People that love to travel around the world via Google Earth have a new reason to be happy as the latest downloadable version brings lots of new interesting features.
Google Earth is compatible with both 32-bit and 64-bit versions of Windows. It is also available on Mac as Google Pro.
Among the basic features of Google Earth we can list
- Availability of advanced measurement data
- Pro data layers that are only available in the app
- The option to print high-resolution maps
- You can import spreadsheets
- Built-In movie maker for interactive geography lessons
- The ability to import vector image files via GIS import
- The update adds a plethora of new features:
- Security fixes and the improvement of certificate support
- Improved support for older Mac file formats and CSV importation
- Improved layout, data synch and stability
- International languages also receive better support, keyboard shortcut and missing translations were added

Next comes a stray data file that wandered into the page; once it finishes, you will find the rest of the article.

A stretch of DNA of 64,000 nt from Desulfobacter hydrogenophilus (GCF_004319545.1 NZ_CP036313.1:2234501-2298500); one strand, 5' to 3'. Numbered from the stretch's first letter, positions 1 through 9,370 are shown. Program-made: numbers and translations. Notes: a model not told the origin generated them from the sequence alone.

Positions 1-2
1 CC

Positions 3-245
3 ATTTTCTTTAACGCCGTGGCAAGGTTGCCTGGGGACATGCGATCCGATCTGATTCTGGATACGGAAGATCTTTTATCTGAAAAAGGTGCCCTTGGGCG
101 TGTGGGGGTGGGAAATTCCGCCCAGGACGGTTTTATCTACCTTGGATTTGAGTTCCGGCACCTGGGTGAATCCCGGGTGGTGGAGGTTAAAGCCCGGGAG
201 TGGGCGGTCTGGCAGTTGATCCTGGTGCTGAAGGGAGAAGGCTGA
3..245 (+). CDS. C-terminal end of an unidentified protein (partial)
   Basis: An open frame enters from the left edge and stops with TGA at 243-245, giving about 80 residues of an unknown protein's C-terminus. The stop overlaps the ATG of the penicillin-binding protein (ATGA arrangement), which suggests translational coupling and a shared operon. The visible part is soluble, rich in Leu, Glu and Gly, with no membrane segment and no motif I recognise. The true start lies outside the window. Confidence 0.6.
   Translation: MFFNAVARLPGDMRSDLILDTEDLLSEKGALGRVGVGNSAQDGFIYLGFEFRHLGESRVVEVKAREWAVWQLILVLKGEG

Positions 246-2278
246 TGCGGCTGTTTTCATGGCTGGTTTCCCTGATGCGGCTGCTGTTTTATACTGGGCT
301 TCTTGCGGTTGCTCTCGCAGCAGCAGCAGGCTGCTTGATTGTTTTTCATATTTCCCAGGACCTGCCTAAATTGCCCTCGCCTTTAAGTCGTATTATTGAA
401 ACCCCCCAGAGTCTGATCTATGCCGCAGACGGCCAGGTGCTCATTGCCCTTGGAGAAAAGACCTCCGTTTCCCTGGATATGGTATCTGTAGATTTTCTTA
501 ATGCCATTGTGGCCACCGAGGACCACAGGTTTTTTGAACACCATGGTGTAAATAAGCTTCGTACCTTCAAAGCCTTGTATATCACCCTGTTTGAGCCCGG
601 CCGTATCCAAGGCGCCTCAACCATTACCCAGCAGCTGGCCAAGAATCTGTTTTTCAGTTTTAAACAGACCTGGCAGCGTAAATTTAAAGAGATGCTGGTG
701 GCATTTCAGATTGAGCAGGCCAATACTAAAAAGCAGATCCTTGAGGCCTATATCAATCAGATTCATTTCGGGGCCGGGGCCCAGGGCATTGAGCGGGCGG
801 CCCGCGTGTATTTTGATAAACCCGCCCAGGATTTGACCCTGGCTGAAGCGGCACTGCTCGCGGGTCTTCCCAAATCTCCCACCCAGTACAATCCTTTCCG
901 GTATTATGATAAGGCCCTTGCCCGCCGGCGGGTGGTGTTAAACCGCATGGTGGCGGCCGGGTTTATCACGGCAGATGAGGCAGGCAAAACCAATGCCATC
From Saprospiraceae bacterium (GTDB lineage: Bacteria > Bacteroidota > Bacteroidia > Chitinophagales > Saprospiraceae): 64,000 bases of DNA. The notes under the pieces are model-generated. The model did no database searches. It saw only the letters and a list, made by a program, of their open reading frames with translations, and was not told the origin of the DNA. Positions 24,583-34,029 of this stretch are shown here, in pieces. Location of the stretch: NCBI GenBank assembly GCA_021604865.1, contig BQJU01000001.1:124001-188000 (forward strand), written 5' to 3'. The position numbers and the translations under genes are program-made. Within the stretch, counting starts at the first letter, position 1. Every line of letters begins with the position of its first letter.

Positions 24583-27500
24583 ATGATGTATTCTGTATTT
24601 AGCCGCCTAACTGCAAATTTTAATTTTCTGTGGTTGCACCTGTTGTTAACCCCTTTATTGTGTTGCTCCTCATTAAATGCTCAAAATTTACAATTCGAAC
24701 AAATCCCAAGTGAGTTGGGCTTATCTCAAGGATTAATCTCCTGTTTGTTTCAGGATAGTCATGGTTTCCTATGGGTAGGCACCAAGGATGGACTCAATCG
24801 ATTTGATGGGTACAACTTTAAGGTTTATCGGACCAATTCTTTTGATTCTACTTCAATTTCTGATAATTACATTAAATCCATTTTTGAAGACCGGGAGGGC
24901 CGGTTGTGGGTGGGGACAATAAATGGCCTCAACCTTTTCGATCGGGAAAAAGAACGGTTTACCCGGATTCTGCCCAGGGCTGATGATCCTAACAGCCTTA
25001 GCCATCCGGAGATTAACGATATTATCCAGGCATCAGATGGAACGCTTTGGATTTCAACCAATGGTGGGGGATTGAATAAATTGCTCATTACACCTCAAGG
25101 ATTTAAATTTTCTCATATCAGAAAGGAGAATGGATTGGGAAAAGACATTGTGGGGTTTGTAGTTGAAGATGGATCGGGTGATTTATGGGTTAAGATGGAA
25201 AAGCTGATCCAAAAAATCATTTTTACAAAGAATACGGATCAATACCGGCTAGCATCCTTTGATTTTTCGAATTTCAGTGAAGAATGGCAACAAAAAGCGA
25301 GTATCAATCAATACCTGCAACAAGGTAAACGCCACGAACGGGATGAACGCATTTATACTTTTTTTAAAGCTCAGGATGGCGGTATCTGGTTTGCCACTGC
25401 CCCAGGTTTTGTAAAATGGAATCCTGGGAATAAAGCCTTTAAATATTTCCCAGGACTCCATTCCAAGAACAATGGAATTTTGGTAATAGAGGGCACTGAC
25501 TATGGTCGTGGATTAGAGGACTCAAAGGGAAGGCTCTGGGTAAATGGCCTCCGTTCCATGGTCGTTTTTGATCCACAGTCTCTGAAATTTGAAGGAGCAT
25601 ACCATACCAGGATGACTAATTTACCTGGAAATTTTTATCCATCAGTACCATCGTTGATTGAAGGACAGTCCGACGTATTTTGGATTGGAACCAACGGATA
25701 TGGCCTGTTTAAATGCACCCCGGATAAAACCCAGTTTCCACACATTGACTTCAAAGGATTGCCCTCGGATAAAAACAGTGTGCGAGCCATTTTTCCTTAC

- Fixes for the 64-bit version of Windows regarding crashes, joystick support and COM application support
Google Earth a program that creates and renders a 3D representation of the Earth by using satellite imagery. The program works by superimposing satellite images, aerial shots, and GIS data in the form of a 3D globe, which allows users to observe the globe from various points of view. You can explore the world by entering an address or coordinates.
The program is also available on the mobile platforms via apps, but they are merely a simplified version of the original desktop ones. The computer versions offer additional features such as additional globes for the Moon and Mars, and a tool to observe the night sky. A flight simulator game is also included in the app.
The program has been banned by some countries as they consider it to be a threat to national security, while others have requested that sensible locations such as military bases should be obscured.
The program is available for free on the official website and select app stores.
Nicole Hicks a graduate of UFT. She’s based in Toronto but travels much of the year. Nicole has written for NPR, Motherboard, MSN Money, and the Huffington Post. Nicole is a financial reporter, focusing on technology, national security, and policing.